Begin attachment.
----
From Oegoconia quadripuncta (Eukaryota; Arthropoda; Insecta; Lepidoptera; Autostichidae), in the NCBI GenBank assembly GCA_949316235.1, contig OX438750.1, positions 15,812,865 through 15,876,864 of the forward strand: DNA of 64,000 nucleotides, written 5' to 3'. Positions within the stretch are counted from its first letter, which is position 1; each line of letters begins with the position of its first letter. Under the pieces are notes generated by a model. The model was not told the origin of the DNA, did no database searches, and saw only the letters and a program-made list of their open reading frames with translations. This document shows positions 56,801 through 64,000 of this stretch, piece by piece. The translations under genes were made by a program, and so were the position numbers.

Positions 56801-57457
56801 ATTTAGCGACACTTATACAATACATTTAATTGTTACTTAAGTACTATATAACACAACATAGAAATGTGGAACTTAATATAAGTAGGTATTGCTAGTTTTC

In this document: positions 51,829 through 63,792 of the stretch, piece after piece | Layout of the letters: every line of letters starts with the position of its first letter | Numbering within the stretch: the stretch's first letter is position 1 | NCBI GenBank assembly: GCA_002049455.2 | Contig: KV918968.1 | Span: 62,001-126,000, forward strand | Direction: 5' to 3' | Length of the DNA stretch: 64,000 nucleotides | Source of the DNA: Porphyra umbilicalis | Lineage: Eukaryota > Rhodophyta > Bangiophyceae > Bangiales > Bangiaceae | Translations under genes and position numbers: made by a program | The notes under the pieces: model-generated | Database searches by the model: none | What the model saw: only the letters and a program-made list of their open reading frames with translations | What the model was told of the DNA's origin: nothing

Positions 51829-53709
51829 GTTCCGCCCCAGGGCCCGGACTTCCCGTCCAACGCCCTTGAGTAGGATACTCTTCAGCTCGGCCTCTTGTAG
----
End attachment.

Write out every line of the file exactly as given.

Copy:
From Oegoconia quadripuncta (Eukaryota; Arthropoda; Insecta; Lepidoptera; Autostichidae), in the NCBI GenBank assembly GCA_949316235.1, contig OX438750.1, positions 15,812,865 through 15,876,864 of the forward strand: DNA of 64,000 nucleotides, written 5' to 3'. Positions within the stretch are counted from its first letter, which is position 1; each line of letters begins with the position of its first letter. Under the pieces are notes generated by a model. The model was not told the origin of the DNA, did no database searches, and saw only the letters and a program-made list of their open reading frames with translations. This document shows positions 56,801 through 64,000 of this stretch, piece by piece. The translations under genes were made by a program, and so were the position numbers.

Positions 56801-57457
56801 ATTTAGCGACACTTATACAATACATTTAATTGTTACTTAAGTACTATATAACACAACATAGAAATGTGGAACTTAATATAAGTAGGTATTGCTAGTTTTC

In this document: positions 51,829 through 63,792 of the stretch, piece after piece | Layout of the letters: every line of letters starts with the position of its first letter | Numbering within the stretch: the stretch's first letter is position 1 | NCBI GenBank assembly: GCA_002049455.2 | Contig: KV918968.1 | Span: 62,001-126,000, forward strand | Direction: 5' to 3' | Length of the DNA stretch: 64,000 nucleotides | Source of the DNA: Porphyra umbilicalis | Lineage: Eukaryota > Rhodophyta > Bangiophyceae > Bangiales > Bangiaceae | Translations under genes and position numbers: made by a program | The notes under the pieces: model-generated | Database searches by the model: none | What the model saw: only the letters and a program-made list of their open reading frames with translations | What the model was told of the DNA's origin: nothing

Positions 51829-53709
51829 GTTCCGCCCCAGGGCCCGGACTTCCCGTCCAACGCCCTTGAGTAGGATACTCTTCAGCTCGGCCTCTTGTAG